Steve Wozniak, co-founder of Apple, started with his typical optimism about Bitcoin at the opening of the Economic Times’ Global Business Summit on Monday
“Bitcoin to me was a currency that was not manipulated by the governments. It is mathematical, it is pure, it can’t be altered,” he said.
Things turned somber when Wozniak noted that fraud could still occur, describing how he fell for a scam that robbed him of seven Bitcoins.
“Somebody bought them from me online through a credit card and they cancelled the credit card payment. It was that easy! And it was from a stolen credit card number so you can never get it back,” he said.
Based on today’s price index, Wozniak lost over $70,000. If he had sold these Bitcoins in late December, they would have been worth roughly $140,000.
Leaving aside its simplicity and elegance, the scam emphasizes why zero-trust should not be practiced only at a blockchain back-end level.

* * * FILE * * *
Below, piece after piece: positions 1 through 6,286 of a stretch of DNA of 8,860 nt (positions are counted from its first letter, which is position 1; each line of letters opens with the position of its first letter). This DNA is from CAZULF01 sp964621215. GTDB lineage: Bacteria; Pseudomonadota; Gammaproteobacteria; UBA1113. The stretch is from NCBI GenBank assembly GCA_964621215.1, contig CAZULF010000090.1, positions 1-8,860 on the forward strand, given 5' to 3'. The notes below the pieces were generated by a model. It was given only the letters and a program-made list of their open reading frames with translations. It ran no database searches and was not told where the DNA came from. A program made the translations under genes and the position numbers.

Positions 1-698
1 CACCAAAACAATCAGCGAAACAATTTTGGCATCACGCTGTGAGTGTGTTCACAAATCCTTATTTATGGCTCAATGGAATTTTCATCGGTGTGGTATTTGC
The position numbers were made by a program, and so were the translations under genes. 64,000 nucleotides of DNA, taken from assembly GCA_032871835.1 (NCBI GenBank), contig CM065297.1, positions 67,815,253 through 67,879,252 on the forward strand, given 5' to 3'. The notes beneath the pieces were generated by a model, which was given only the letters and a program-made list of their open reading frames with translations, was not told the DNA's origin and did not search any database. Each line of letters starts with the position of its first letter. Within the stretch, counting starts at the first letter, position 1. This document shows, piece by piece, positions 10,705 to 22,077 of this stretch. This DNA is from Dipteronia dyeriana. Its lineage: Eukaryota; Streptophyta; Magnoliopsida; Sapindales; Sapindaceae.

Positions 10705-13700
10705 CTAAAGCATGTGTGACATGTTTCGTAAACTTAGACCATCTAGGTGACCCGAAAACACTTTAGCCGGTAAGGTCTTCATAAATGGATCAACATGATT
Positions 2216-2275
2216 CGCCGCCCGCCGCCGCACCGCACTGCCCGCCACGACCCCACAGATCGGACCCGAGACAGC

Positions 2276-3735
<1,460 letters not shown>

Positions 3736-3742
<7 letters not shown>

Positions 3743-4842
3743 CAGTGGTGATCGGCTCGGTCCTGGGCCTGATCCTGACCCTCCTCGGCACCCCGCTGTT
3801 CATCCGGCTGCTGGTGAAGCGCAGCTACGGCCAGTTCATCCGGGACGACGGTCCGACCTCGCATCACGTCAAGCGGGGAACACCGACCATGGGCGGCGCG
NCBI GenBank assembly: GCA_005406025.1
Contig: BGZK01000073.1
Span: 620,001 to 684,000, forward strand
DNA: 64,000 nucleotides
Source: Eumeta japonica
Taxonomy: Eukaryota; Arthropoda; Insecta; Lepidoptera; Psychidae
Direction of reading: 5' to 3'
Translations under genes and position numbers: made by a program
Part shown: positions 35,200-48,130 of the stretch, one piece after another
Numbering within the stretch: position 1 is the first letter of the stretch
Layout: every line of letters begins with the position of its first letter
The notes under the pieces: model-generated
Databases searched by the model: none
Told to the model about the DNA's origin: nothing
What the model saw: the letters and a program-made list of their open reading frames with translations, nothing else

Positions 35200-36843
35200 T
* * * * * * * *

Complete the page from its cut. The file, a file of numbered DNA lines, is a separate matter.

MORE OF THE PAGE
Like many before him scammed out of their digital money, Wozniak trusted that the individual on the other side was making a transaction in good faith.
Once a Bitcoin transaction enters the blockchain, it cannot be reversed. To do so, more than half of all full nodes in the network will have to be convinced that it never happened.
There is no central authority that Wozniak could have called to cancel the action on his part.
His experience exemplifies an instance where no digital security measure could have prevented the scam since human error was the main culprit.
Similarly, some countries might begin having trouble with burglaries related to Bitcoin and other cryptocurrencies, given the value they can be exchanged for in the open market.